[b]Anatomy and Physiology:[/b] 8/3/2/26
[b]Helicopters:[/b] 11/-/2/43
[b]Microbe Mission:[/b] 13/2/2/8
[b]Event:[/b] R/S/N
[b]Anatomy and Physiology:[/b] 1/2/8
[b]Designer Genes:[/b] 1/2/4
[b]Protein Modeling:[/b] 1/3/2
[b]Wright Stuff:[/b] 2/2/9


Seven Lakes High School '21

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Re: Heredity B/Designer Genes C

Post by starstudent » September 4th, 2018, 6:34 pm

UTF-8 U+6211 U+662F wrote:
starstudent wrote:
Nano1llus10n wrote:Welcome to a new season, let's start off with something relatively basic:

Name the 5 principles of the Hardy-Weinberg Equilibrium.
Hardy-Weinberg equilibrium states that in order to remain in equilibrium, the population must:
1. be fairly large.
2. have no immigration or emigration, because this may introduce new genes into the gene pool.
3. Must carry out random mating, because selective mating will favor a certain trait.
4. Must have no natural selection
5. No genetic mutations??
Hope I got that right...
Make sure to hide your answers in
 or [hide] or [spoiler] tags like this, so other people can read along! :)

[code][answer]42
[/code]

Code: Select all

[hide]The answer is|42.[/hide]

Code: Select all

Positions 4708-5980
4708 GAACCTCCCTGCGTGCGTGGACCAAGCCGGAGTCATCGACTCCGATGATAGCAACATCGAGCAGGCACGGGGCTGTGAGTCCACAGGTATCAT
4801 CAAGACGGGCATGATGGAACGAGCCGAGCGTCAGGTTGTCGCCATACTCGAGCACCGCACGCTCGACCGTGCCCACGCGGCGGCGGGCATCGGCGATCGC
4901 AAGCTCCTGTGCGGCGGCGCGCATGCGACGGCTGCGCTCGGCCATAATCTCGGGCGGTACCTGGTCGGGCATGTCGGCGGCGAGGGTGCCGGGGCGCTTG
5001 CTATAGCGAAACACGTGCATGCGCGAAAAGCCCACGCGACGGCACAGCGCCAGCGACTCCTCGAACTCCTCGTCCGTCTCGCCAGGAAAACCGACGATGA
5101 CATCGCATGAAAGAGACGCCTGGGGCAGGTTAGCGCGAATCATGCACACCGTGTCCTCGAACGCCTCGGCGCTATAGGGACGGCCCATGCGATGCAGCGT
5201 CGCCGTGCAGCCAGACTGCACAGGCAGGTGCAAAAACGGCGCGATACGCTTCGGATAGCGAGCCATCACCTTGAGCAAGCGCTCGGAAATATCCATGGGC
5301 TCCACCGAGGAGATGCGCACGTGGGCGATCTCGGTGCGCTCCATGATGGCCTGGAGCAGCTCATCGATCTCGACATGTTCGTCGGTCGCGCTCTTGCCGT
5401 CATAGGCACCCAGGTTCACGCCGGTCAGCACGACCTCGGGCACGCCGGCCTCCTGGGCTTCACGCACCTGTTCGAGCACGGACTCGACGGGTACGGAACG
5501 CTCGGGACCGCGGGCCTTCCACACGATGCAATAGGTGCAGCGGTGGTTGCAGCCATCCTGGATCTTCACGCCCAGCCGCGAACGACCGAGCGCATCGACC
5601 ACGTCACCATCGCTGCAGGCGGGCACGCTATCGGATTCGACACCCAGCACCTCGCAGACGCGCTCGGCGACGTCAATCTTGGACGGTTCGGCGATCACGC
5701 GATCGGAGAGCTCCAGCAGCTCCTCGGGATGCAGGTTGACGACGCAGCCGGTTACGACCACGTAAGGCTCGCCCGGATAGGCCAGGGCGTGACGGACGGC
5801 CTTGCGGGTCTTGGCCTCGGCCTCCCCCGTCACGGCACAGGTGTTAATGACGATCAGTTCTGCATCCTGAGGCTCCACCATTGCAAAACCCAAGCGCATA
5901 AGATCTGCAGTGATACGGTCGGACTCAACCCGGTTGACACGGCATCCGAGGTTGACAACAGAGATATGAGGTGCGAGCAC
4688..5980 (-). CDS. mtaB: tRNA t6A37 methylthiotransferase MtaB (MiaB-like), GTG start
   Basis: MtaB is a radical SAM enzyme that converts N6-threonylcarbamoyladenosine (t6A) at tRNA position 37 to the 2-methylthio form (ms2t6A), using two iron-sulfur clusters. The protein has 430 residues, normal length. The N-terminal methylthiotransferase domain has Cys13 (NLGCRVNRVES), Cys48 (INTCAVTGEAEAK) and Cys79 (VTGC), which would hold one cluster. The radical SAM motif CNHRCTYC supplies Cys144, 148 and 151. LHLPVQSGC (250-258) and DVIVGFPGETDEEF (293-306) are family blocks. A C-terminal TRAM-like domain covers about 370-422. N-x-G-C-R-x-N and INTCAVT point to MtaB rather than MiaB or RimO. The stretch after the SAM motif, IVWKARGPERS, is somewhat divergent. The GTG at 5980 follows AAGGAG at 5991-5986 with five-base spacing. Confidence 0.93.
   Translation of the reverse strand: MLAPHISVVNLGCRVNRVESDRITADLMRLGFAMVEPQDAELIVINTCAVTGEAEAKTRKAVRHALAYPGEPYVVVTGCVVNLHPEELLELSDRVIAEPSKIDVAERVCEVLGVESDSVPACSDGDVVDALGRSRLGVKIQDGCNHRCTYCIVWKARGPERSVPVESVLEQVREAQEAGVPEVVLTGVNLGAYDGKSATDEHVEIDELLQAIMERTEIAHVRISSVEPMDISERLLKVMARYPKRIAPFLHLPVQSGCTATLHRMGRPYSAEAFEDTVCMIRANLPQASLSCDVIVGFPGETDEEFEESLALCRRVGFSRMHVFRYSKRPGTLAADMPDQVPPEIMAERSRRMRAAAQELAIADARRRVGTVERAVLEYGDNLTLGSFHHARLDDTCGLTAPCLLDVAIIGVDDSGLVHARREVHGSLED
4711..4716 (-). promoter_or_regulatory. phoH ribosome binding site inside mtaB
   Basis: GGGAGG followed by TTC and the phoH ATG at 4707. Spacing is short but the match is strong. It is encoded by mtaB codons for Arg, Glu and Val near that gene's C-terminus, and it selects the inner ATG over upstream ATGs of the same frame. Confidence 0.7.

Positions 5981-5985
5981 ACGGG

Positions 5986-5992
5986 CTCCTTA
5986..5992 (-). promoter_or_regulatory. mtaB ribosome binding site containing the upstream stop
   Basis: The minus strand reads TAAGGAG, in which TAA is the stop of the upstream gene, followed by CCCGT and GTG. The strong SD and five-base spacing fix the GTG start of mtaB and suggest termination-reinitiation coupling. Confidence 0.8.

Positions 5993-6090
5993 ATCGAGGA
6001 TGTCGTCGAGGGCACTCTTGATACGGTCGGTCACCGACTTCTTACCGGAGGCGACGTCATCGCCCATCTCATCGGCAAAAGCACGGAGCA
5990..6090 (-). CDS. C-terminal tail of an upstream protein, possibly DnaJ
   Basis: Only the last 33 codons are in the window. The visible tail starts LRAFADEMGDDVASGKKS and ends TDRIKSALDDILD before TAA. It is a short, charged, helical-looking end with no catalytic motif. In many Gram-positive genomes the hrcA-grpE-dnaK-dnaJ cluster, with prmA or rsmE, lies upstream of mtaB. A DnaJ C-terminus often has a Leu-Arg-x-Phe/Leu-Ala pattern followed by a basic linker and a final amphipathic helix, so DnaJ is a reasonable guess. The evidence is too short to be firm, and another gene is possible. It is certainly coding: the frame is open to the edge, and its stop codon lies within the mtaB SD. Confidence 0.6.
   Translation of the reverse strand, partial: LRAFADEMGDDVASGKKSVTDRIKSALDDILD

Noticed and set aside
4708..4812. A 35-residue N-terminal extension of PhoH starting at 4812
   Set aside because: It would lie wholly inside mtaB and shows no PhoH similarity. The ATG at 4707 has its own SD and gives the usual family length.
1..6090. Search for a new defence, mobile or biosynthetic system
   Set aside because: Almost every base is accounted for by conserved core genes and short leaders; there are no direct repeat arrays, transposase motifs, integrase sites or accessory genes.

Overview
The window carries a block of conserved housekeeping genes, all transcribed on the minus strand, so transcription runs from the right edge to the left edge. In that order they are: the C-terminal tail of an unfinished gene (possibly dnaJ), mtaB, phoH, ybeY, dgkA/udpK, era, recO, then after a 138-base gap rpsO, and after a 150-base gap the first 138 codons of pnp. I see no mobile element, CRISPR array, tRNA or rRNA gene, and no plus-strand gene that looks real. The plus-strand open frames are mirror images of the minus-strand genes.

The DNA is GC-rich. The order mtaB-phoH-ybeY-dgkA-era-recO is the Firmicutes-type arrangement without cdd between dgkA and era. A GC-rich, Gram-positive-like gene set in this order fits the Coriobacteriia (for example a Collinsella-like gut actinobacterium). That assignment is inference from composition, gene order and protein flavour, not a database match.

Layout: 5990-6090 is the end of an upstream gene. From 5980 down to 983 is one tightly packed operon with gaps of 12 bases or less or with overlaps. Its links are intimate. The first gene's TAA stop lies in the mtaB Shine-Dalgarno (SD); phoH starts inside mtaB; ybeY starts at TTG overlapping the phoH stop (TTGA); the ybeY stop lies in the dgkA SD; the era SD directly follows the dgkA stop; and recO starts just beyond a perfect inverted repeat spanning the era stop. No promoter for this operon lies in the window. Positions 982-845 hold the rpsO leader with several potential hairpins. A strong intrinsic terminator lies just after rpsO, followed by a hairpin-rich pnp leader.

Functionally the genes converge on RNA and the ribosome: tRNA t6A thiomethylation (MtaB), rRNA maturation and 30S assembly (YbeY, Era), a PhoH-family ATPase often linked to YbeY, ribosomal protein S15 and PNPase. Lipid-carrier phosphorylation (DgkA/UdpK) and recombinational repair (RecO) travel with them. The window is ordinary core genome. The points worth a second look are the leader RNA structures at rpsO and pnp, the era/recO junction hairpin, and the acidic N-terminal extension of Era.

[spoiler]The answer is 42.[/spoiler]
(And yes, I think you got it right.)
Thanks, will keep that in mind.

1. What is nondisjunction, and what are some possible consequences of this?
2. Describe the composition and structure of DNA.
3. What is the resulting phenotype ratio of a dihybrid cross?

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Re: Heredity B/Designer Genes C

Post by jxxu20 » September 7th, 2018, 3:00 pm

1. Nondisjunction occurs when pairs of homologous chromosomes or sister chromatids fail to split during meiosis, which causes the gametes produced to have more or less than the normal number of chromosomes (23 for gametes). Extra or missing chromosomes in offspring (chromosomal aneuploidy) causes disorders such as Down syndrome (trisomy 21) and Klinefelter syndrome (XXY syndrome), to name a few.

2. DNA is in a double helix structure, or two strands of DNA intertwined around each other. A strand of DNA is made of subunits known as nucleotides, which are made up of a nitrogenous base (adenine which pairs with thymine; guanine with cytosine), a pentose (five-carbon) sugar, and a phosphate group which is attached to the 3' and 5' carbons to the sugars above and below it. The nitrogenous bases are held together by hydrogen bonds and the two strands run antiparallel to each other (I hope this was enough).

3. I would need the genotypes of the parents to perform a dihybrid cross.
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Events 2019: A&P, Heredity, Picture This, P&P
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Re: Heredity B/Designer Genes C

Post by platypusomelette » September 8th, 2018, 2:35 pm